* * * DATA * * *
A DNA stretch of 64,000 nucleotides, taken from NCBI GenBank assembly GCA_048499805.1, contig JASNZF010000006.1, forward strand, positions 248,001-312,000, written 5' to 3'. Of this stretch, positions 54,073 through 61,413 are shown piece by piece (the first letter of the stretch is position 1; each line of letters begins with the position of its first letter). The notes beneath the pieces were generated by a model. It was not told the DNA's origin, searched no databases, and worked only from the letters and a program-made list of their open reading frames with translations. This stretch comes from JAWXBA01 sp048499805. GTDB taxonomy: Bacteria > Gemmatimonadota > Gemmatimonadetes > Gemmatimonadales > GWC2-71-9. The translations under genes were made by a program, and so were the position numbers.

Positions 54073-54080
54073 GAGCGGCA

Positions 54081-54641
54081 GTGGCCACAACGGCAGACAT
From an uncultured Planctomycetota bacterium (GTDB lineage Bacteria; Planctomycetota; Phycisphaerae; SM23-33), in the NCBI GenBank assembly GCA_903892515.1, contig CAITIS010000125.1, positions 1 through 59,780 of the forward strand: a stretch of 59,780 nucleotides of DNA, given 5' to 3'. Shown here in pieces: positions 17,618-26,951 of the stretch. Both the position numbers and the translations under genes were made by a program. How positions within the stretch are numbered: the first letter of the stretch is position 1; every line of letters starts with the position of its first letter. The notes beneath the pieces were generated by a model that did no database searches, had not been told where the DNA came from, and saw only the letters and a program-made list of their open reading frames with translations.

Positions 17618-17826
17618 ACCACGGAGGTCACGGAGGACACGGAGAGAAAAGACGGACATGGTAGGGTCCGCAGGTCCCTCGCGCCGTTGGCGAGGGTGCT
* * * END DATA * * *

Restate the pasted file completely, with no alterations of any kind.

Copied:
A DNA stretch of 64,000 nucleotides, taken from NCBI GenBank assembly GCA_048499805.1, contig JASNZF010000006.1, forward strand, positions 248,001-312,000, written 5' to 3'. Of this stretch, positions 54,073 through 61,413 are shown piece by piece (the first letter of the stretch is position 1; each line of letters begins with the position of its first letter). The notes beneath the pieces were generated by a model. It was not told the DNA's origin, searched no databases, and worked only from the letters and a program-made list of their open reading frames with translations. This stretch comes from JAWXBA01 sp048499805. GTDB taxonomy: Bacteria > Gemmatimonadota > Gemmatimonadetes > Gemmatimonadales > GWC2-71-9. The translations under genes were made by a program, and so were the position numbers.

Positions 54073-54080
54073 GAGCGGCA

Positions 54081-54641
54081 GTGGCCACAACGGCAGACAT
From an uncultured Planctomycetota bacterium (GTDB lineage Bacteria; Planctomycetota; Phycisphaerae; SM23-33), in the NCBI GenBank assembly GCA_903892515.1, contig CAITIS010000125.1, positions 1 through 59,780 of the forward strand: a stretch of 59,780 nucleotides of DNA, given 5' to 3'. Shown here in pieces: positions 17,618-26,951 of the stretch. Both the position numbers and the translations under genes were made by a program. How positions within the stretch are numbered: the first letter of the stretch is position 1; every line of letters starts with the position of its first letter. The notes beneath the pieces were generated by a model that did no database searches, had not been told where the DNA came from, and saw only the letters and a program-made list of their open reading frames with translations.

Positions 17618-17826
17618 ACCACGGAGGTCACGGAGGACACGGAGAGAAAAGACGGACATGGTAGGGTCCGCAGGTCCCTCGCGCCGTTGGCGAGGGTGCT